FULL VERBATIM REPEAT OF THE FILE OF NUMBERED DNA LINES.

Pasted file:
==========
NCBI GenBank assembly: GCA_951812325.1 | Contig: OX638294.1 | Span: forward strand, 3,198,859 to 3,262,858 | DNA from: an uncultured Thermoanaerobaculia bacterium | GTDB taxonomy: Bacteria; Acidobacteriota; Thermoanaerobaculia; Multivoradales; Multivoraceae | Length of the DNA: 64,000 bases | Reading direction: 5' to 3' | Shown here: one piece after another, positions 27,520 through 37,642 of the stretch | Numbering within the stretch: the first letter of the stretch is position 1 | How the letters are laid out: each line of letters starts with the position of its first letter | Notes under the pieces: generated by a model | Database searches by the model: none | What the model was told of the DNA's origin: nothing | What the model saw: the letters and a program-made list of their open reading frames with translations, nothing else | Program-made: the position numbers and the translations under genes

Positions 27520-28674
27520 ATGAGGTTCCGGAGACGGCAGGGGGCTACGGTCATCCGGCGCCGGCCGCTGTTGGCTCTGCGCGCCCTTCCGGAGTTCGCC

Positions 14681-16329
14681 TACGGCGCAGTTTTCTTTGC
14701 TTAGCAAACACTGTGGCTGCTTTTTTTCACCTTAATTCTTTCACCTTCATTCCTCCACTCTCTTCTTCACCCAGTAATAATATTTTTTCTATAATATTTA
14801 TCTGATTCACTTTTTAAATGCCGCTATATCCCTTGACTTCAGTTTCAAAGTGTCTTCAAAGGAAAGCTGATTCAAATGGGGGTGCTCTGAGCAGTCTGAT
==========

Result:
NCBI GenBank assembly: GCA_951812325.1 | Contig: OX638294.1 | Span: forward strand, 3,198,859 to 3,262,858 | DNA from: an uncultured Thermoanaerobaculia bacterium | GTDB taxonomy: Bacteria; Acidobacteriota; Thermoanaerobaculia; Multivoradales; Multivoraceae | Length of the DNA: 64,000 bases | Reading direction: 5' to 3' | Shown here: one piece after another, positions 27,520 through 37,642 of the stretch | Numbering within the stretch: the first letter of the stretch is position 1 | How the letters are laid out: each line of letters starts with the position of its first letter | Notes under the pieces: generated by a model | Database searches by the model: none | What the model was told of the DNA's origin: nothing | What the model saw: the letters and a program-made list of their open reading frames with translations, nothing else | Program-made: the position numbers and the translations under genes

Positions 27520-28674
27520 ATGAGGTTCCGGAGACGGCAGGGGGCTACGGTCATCCGGCGCCGGCCGCTGTTGGCTCTGCGCGCCCTTCCGGAGTTCGCC

Positions 14681-16329
14681 TACGGCGCAGTTTTCTTTGC
14701 TTAGCAAACACTGTGGCTGCTTTTTTTCACCTTAATTCTTTCACCTTCATTCCTCCACTCTCTTCTTCACCCAGTAATAATATTTTTTCTATAATATTTA
14801 TCTGATTCACTTTTTAAATGCCGCTATATCCCTTGACTTCAGTTTCAAAGTGTCTTCAAAGGAAAGCTGATTCAAATGGGGGTGCTCTGAGCAGTCTGAT